There is nothing magical or utopian about Sanders’s recommendations. He is advocating policies of decency long ago adopted by other prosperous high-income countries. Our own neighbor, Canada, is a case in point. Canada has lower-cost health care, a life expectancy two years higher than in the United States, much lower college tuition, far lower poverty rates and, not surprisingly, more happiness (ranking sixth in the world in life satisfaction, behind Scandinavia and well ahead of the United States, which is 12th).

Mainstream economists long ago lost the melody line. Their models are oriented to the status quo and underemphasize the benefits of public investment. They take America’s bloated health-care costs as a given, not as the result of the influence of the U.S. private health lobby. They treat low growth as natural (“secular stagnation”) rather than as the result of chronic underinvestment. They have come to accept cruelly rising income inequality and rampant impunity for financial crimes. Sanders knows better, based on worldwide experience, an abiding sense of decency and a strong and accurate vision for a brighter economic future.



s. wallerstein said...

Thanks for posting this.

David Palmeter said...

I don’t think all mainstream economists oppose single payer; the argument I’ve seen (and think is correct) is that it is not politically possible to get it in foreseeable future. Obamacare couldn’t even get a public option. Recall how far Bill Clinton got with his health care efforts.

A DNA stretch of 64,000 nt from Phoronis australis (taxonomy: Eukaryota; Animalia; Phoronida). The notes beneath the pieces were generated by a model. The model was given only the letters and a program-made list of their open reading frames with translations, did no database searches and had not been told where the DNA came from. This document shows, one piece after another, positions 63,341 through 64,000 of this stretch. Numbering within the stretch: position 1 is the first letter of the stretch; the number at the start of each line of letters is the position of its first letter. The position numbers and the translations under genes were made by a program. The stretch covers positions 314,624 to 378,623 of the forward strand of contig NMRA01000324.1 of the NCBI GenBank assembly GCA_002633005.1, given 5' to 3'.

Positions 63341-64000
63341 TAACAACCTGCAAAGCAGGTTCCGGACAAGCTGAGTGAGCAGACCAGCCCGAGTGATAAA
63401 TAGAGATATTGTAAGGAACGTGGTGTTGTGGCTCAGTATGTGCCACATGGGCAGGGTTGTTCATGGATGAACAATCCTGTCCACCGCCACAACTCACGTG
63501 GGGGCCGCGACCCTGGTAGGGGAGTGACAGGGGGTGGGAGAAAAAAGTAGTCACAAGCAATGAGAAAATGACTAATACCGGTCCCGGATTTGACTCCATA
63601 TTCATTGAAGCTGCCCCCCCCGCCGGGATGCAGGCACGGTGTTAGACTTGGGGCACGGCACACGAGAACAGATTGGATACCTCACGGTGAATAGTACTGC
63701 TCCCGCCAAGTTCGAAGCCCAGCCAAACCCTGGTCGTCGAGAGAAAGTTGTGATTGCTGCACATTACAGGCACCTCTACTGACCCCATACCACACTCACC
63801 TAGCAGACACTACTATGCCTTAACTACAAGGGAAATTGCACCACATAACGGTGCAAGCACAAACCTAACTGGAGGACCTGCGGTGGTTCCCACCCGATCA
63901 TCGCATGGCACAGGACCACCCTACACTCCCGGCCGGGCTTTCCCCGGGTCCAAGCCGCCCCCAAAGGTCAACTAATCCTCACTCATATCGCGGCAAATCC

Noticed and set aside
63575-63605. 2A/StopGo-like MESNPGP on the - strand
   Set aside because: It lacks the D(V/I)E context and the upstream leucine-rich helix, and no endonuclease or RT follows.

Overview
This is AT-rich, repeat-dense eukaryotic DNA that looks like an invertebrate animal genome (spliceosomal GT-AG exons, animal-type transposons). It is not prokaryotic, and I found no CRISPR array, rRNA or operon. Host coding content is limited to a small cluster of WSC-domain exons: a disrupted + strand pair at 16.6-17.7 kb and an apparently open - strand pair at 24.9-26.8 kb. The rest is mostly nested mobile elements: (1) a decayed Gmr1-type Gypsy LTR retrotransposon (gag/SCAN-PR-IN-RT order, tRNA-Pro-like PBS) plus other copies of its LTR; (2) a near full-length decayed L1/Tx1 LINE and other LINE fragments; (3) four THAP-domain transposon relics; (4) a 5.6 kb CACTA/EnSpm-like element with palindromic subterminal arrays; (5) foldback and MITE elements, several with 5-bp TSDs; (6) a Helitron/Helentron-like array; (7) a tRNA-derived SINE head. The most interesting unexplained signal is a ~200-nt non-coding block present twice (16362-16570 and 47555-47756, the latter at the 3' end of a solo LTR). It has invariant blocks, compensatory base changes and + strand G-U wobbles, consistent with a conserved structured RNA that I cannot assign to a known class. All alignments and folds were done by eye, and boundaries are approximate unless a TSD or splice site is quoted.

As to stimulus, Obama had to cut and cut his requests to get the votes in the Senate to pass anything. I recall seeing an Obama advisor (can’t recall who) at the time being asked for his response to Paul Krugman’s criticism that the stimulus was too small. The response amounted to something like this: “We don’t need Krugman to tell is that the stimulus should be greater; we need him to tell us how to get 60 votes in the Senate for it.”

Chris said...

David, when Obama was trying to pass health care reform Democrats had a majority in the senate and house. Bare minimum they could have started at single payer and compromised on a public option. Instead, Obama appointed several straight up Rx and health insurance corporate funded democrats (the names of which presently I cannot remember but could find them again if pressed to) to spear head the legislation, and started in the political middle and compromised towards the Romney plan.

As usual Democrats are much further right than people seem to know...

David Palmeter said...


You’re correct that the Democrats had a majority in both the House and Senate during Obama’s first term, and if they had voted in the lock-step way of parties in a parliamentary system, single payer could have passed. But that wasn’t the case in our system, even with the majorities.